The Mercy Corps headquarters in Portland, Oregon. Photo by: M.O. Stevens / CC BY-SA

WASHINGTON — On Wednesday, Mercy Corps published two external reviews of its handling of sexual abuse allegations against deceased co-founder Ellsworth Culver, and outlined commitments the organization has made in response to the recommendations contained in those independent reports.

The findings detail how an organization with “leading-edge” safeguarding policies failed to apply their core values to a situation that fell outside its experience. When Tania Culver Humphrey requested in 2018 that Mercy Corps review its prior handling of her allegation that her father sexually abused her decades earlier, the organization allowed a legalistic response to overshadow its commitment to taking a “survivor-centered approach” to situations of alleged abuse.

That failure to put organizational values into action surfaced shortcomings of leadership, oversight, and staffing — and ultimately prevented Mercy Corps’ leaders from confronting the truth of their co-founder’s actions before they became public in a detailed investigation by the Oregonian/Oregon Live on Oct. 8, 2019.

The fallout from this public reckoning led to the resignation of Mercy Corps’ CEO, senior legal counsel, and a longstanding board member — and to an emotional reconciliation between Culver Humphrey and Mercy Corps staff members.

On Oct. 21, 2019, Mercy Corps established a special committee to oversee an independent investigation of the organization’s handling of Culver Humphrey’s allegations, which she first brought to the organization’s attention in the 1990s, and again in 2018. On Oct. 24, the special committee hired the investigative firm Vestry Laight to scrutinize the organization’s response to Culver Humphrey’s 2018 request, to determine if Mercy Corps’ response was in line with its current safeguarding policies.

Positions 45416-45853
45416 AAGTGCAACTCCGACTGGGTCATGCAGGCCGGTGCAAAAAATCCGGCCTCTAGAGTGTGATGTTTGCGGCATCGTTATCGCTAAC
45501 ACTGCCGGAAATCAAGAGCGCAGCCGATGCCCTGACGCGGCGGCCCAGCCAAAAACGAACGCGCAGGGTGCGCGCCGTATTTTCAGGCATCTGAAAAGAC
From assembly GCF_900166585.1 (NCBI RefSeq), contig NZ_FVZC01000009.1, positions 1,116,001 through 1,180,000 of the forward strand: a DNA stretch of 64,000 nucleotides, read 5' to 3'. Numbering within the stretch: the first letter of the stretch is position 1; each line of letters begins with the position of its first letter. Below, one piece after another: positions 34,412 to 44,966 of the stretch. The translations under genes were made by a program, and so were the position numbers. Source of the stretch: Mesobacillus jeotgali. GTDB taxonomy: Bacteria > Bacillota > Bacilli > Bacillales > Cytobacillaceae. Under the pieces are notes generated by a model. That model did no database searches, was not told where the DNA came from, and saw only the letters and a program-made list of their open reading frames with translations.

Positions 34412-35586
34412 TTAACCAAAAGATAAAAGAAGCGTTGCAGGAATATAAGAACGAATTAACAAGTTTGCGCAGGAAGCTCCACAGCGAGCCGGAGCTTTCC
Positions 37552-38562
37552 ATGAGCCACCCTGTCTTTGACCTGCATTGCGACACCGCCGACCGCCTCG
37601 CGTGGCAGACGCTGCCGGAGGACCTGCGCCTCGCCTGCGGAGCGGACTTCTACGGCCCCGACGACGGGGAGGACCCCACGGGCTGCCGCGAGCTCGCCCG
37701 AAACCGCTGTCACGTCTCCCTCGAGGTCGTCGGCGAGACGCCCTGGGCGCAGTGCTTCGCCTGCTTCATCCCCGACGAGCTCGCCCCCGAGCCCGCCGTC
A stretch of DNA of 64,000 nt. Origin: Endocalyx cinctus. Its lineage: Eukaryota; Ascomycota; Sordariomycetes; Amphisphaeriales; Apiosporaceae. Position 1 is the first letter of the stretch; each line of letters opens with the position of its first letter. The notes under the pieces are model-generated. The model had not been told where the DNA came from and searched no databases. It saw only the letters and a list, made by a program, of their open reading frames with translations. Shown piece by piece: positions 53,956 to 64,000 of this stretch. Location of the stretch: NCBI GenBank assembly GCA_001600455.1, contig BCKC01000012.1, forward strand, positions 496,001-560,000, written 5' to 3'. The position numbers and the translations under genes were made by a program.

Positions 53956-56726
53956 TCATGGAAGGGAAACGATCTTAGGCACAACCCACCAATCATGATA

The report published on Wednesday “found no evidence that any Mercy Corps employee or board member engaged in intentional wrongdoing or an effort to cover up Ellsworth Culver’s conduct, Ms. Culver Humphrey’s abuse, or Mercy Corps’ 1990s investigation of such abuse.”

However, it did find that “those responsible for overseeing Mercy Corps’ response made several missteps and showed poor judgment ... in their approach to Ms. Culver Humphrey that resulted in a mishandling of the request and ultimately a failure to adhere to Mercy Corps’ stated commitment to putting survivors first.”

“We apologize unreservedly to Ms. Culver Humphrey for the mistakes that Mercy Corps made in our approach in the 1990s and in 2018 and for the pain this caused,” Mercy Corps’ board wrote in a statement.

‘Hold your breath moment’

Prior to the explosive investigation published by the Oregonian — which outlined years of sexual abuse by Culver, multiple failures by legal authorities and Mercy Corps to take action, and the extensive trauma endured by Culver Humphrey — Mercy Corps staff considered their organization a leader in preventing abuse and responding to allegations, according to the report.

“Several staff affirmed that, while safeguarding could use more resources, they had faith in the safeguarding process and believed it worked well,” the report states.

“This is why they were so dismayed by recent events involving Ms. Culver Humphrey’s allegations which they did not feel reflected Mercy Corps’ approach and the hard work that had been done in this area,” it reads.

Culver Humphrey and her husband — who sent an email to Mercy Corps’ integrity hotline in 2018 — had also been under the impression that given the organization’s strengthened safeguarding policies, their case might be taken more seriously than it was when Culver Humphrey first approached Mercy Corps in the 1990s. The email cited the organization’s efforts to be “proactive and a leader” regarding “sexual misconduct and ethical violations of its staff,” according to the report.

Mercy Corps’ initial response to their outreach appeared to confirm that impression, explicitly committing to take “a survivor-centered approach.”

In an interview with Vestry Laight, Culver Humphrey said she was not sure what “survivor-centered approach” meant, but that this phrase stood out because it sounded different from the earlier approach. She described this as a “hold your breath moment.”

Subsequent interactions proved less encouraging.